New modelling sheds light on how the Covid-19 outbreak might spread into early next year, taking into account that more Kiwis will be fully vaccinated.
The Te Pūnaha Matatini report says vaccination could lower virus spread by 67 per cent by early January 2022. However, if there’s high spread of the virus, vaccination and current lockdown restrictions won’t bring down the R number enough to protect NZ’s healthcare system. In this case, the authors say an Alert Level 4 ‘circuit breaker’ in early November could make a major difference. The report is not formally peer reviewed.
The SMC asked experts about the report.
Dr Samik Datta, Population Modeller, NIWA, comments:
“By modelling a variety of factors, researchers have been able to simulate how the COVID-19 outbreak could spread and what its impact on society may be in the near future. This is really useful because it helps us to plan for a range of scenarios. What’s apparent is just how difficult gaining control of the Delta variant really is, but it’s encouraging to see that if we have measures in place, such as a temporary ‘circuit breaker’ lockdown and increased vaccination rates, then hospital burdens would be reduced even if virus transmission rates became high.
“The tool is also beneficial because it factors in age and considers how different groups of people interact with each other – school children mix with each other more than the elderly, for example. This gives a more detailed look at how different sections of society are impacted by the virus’s spread. However, it has a big gap in that ethnicity has not been considered; given the relatively high number of cases in Māori and Pasifika, this will need to be input into future models to ensure we can effectively predict and plan for the months to come.”
Conflict of interest statement: “Samik Datta is part of a review panel (chaired by Dr. Matt Parry) who provide feedback on a range of COVID-19 modelling outputs, and read an earlier version of this report.”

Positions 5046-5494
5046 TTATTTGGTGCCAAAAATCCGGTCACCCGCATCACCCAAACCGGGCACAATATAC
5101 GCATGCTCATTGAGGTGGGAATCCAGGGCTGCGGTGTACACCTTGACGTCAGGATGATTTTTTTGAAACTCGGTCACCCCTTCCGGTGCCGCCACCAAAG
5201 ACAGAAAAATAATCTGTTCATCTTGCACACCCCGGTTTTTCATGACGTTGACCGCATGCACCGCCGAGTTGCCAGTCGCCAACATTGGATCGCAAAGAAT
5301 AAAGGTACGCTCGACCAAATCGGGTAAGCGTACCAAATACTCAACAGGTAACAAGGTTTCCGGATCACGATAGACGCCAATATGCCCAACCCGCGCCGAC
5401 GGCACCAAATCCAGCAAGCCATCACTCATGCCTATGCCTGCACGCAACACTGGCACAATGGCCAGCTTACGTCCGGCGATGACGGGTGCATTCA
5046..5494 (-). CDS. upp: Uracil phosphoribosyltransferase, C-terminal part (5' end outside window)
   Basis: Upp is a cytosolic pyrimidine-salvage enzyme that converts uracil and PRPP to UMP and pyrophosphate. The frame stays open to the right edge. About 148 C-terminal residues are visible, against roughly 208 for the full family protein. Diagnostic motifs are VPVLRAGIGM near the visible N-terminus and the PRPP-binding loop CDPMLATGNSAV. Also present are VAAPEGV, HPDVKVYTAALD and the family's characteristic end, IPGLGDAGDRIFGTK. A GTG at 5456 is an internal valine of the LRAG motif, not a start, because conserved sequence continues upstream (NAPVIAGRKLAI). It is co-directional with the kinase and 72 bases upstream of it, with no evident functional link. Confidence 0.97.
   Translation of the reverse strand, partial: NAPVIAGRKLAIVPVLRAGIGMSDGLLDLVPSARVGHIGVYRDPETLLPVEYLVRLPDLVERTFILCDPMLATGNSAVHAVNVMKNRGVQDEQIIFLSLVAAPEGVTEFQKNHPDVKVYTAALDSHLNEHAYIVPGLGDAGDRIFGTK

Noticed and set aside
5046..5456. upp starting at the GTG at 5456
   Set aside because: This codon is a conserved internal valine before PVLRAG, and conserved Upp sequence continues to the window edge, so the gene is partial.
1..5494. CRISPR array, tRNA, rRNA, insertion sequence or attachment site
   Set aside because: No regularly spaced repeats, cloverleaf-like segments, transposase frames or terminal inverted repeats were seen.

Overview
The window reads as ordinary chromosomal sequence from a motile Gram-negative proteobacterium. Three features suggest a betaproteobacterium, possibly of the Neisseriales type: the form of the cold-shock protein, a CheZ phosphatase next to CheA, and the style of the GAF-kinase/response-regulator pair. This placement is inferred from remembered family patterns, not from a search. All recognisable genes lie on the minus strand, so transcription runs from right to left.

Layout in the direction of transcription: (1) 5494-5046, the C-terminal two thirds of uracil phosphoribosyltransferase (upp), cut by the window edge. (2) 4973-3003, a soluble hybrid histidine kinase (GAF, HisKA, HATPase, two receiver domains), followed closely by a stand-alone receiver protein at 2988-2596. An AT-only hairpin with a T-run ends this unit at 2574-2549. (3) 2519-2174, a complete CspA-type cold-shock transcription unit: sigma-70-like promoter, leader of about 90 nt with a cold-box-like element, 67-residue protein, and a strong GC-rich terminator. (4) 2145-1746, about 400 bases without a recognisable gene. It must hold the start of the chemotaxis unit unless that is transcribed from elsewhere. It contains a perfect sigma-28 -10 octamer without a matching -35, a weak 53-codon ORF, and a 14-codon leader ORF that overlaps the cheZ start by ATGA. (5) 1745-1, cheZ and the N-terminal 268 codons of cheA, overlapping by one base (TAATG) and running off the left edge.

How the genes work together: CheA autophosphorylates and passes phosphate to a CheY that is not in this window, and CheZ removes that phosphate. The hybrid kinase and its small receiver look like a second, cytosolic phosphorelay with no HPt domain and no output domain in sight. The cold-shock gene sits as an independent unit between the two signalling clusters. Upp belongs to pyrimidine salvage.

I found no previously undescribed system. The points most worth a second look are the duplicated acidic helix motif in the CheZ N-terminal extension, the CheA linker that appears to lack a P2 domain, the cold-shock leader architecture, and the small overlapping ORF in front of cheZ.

Dr Dianne Sika-Paotonu, Immunologist, Associate Dean (Pacific), Head of University of Otago Wellington Pacific Office, and Senior Lecturer, Pathology & Molecular Medicine, University of Otago Wellington, comments:
“The modelling work undertaken by Te Pūnaha Matatini simulated the current Delta outbreak in the Auckland Region, from August 2021 through to January 2022, and carefully considered the impact of increased COVID-19 vaccination levels.
“Their work indicated that COVID-19 vaccination could lower the R(eff)value – or model reproduction number by 67 per cent early into January 2022 when compared to the unvaccinated population. The R(eff)value or model reproduction number is the average number of infections caused by a single infection and is a measure of potential disease transmission.
“One of the assumptions applied in this context was that Alert Level 3 restrictions remained in place and maintained effectiveness over time.
“The Te Pūnaha Matatini modelling work also showed that low-transmission scenarios for the SARS-CoV-2 virus combined with ongoing alert level restrictions, could reduce the Reff below 1, as early as November resulting in COVID-19 case numbers that would not add stress our health system.
“However, high-transmission scenarios for the SARS-CoV-2 virus with the current alert level restrictions would not be enough to reduce the Reff below 1 and would likely produce COVID-19 case numbers that would stress and overwhelm our health system capacity.
“The Te Pūnaha Matatini modelling work also showed that a two-week Alert Level 4 ‘circuit breaker” in early November 2021, followed by a return to Alert Level 3 could significantly reduce demands on the health care system all the way through to the beginning of 2022.
“We cannot allow our Health System in Aotearoa New Zealand to become overwhelmed, as it was already under strain and burdened even before the COVID-19 Pandemic began.
“Vaccination is key right now.
“As has already been demonstrated, our Māori and Pacific communities remain highly vulnerable to being disproportionately affected by COVID-19 and will likely bear the heavy burden and toll of any further outbreaks.
“To ensure no-one is left behind, vaccination target details for Aotearoa New Zealand needed to include at least 90 – 95 per cent full vaccinations for Māori and Pacific peoples. This would help keep our most vulnerable communities safe from COVID-19 – and also includes protecting our children and young people.”
No conflict of interest.